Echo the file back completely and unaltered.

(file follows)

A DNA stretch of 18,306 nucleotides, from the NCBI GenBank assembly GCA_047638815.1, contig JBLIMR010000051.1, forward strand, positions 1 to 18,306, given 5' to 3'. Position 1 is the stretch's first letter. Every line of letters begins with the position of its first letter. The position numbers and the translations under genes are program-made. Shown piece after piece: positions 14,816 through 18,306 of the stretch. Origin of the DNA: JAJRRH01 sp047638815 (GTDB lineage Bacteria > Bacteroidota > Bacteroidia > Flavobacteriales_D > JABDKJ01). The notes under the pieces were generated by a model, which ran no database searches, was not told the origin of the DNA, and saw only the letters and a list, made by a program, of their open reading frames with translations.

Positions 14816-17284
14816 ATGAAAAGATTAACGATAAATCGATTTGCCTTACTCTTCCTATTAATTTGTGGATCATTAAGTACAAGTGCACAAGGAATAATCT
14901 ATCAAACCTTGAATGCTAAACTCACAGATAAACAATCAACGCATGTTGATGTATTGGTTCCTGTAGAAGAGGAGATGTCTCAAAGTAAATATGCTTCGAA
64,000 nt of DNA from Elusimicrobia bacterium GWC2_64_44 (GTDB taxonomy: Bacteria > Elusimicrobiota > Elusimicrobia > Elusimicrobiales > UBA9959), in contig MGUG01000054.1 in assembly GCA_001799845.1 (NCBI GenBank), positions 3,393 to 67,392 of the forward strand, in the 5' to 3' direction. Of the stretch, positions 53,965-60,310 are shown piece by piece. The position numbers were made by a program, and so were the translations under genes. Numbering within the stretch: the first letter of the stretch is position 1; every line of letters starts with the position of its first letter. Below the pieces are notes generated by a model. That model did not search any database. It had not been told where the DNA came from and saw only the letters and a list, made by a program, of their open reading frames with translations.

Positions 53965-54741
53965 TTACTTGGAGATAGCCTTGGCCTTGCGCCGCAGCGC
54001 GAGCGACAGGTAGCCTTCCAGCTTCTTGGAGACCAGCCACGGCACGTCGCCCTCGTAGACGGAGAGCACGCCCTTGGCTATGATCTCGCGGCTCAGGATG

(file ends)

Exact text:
A DNA stretch of 18,306 nucleotides, from the NCBI GenBank assembly GCA_047638815.1, contig JBLIMR010000051.1, forward strand, positions 1 to 18,306, given 5' to 3'. Position 1 is the stretch's first letter. Every line of letters begins with the position of its first letter. The position numbers and the translations under genes are program-made. Shown piece after piece: positions 14,816 through 18,306 of the stretch. Origin of the DNA: JAJRRH01 sp047638815 (GTDB lineage Bacteria > Bacteroidota > Bacteroidia > Flavobacteriales_D > JABDKJ01). The notes under the pieces were generated by a model, which ran no database searches, was not told the origin of the DNA, and saw only the letters and a list, made by a program, of their open reading frames with translations.

Positions 14816-17284
14816 ATGAAAAGATTAACGATAAATCGATTTGCCTTACTCTTCCTATTAATTTGTGGATCATTAAGTACAAGTGCACAAGGAATAATCT
14901 ATCAAACCTTGAATGCTAAACTCACAGATAAACAATCAACGCATGTTGATGTATTGGTTCCTGTAGAAGAGGAGATGTCTCAAAGTAAATATGCTTCGAA
64,000 nt of DNA from Elusimicrobia bacterium GWC2_64_44 (GTDB taxonomy: Bacteria > Elusimicrobiota > Elusimicrobia > Elusimicrobiales > UBA9959), in contig MGUG01000054.1 in assembly GCA_001799845.1 (NCBI GenBank), positions 3,393 to 67,392 of the forward strand, in the 5' to 3' direction. Of the stretch, positions 53,965-60,310 are shown piece by piece. The position numbers were made by a program, and so were the translations under genes. Numbering within the stretch: the first letter of the stretch is position 1; every line of letters starts with the position of its first letter. Below the pieces are notes generated by a model. That model did not search any database. It had not been told where the DNA came from and saw only the letters and a list, made by a program, of their open reading frames with translations.

Positions 53965-54741
53965 TTACTTGGAGATAGCCTTGGCCTTGCGCCGCAGCGC
54001 GAGCGACAGGTAGCCTTCCAGCTTCTTGGAGACCAGCCACGGCACGTCGCCCTCGTAGACGGAGAGCACGCCCTTGGCTATGATCTCGCGGCTCAGGATG